Why were so many Irish deported from the US in the 19th century?

Massachusetts deported destitute Irish men and women as a matter of public policy

Right: A political cartoon illustration from Harper’s Weekly, by W. A. Rogers. Left: Dr Hidetaka Hirota, postdoctoral researcher in the Society of Fellows at Columbia University.

The story of the Irish Famine and its terrible impact is known to every Irish person. So too is the refuge that Irish immigrants took in mid-19th-century America, where they met harsh “nativism” (intense hostility toward foreigners) by Protestant Americans for their Catholic faith, poverty, and other cultural reasons.

What is little known, even among scholars, is the fact that some Irish migrants were forcibly deported from the US back to Ireland and Britain. The state of Massachusetts, one of the major destinations for Irish migrants, systematically deported destitute Irish men and women as a matter of public policy. As anti-immigrant sentiment grows today in Europe and America, this story of hardship is worth remembering.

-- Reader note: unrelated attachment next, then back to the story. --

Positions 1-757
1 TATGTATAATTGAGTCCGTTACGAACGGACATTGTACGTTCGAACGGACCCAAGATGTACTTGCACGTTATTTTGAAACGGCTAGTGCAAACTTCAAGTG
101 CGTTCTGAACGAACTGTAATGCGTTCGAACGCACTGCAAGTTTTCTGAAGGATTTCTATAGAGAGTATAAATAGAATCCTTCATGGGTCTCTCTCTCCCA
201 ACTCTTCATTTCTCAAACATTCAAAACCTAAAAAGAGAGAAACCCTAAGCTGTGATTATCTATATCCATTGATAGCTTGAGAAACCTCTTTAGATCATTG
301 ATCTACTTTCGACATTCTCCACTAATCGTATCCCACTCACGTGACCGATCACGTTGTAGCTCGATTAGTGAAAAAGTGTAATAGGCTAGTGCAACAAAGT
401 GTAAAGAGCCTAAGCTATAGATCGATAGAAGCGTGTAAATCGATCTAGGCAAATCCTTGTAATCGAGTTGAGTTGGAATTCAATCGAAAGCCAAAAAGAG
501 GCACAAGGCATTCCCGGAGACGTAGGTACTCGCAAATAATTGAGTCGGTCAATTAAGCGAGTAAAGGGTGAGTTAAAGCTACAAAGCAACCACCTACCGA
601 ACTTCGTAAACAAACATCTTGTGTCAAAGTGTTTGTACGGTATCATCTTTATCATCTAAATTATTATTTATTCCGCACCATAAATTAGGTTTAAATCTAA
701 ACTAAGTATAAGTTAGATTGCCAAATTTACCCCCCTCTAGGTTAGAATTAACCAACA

The origin of Massachusetts deportation policy dated back to the colonial period in the 17th century. Based on the model of the British poor law, British colonists in Massachusetts developed laws for banishing transient beggars from the colony.

When a large number of impoverished Irish migrants arrived in Massachusetts during the 1840s, nativist Americans in the state built upon the colonial poor law to develop laws for deporting foreign paupers in public almshouses to Europe, Canada, and other American states. Between the 1840s and 1870s, approximately 50,000 people were expelled from Massachusetts under this policy. The statistics provided by Massachusetts authorities does not reveal how many of them were Irish, but correspondence among state officials suggests that the policy practically operated as a measure to reduce the Irish population in Massachusetts.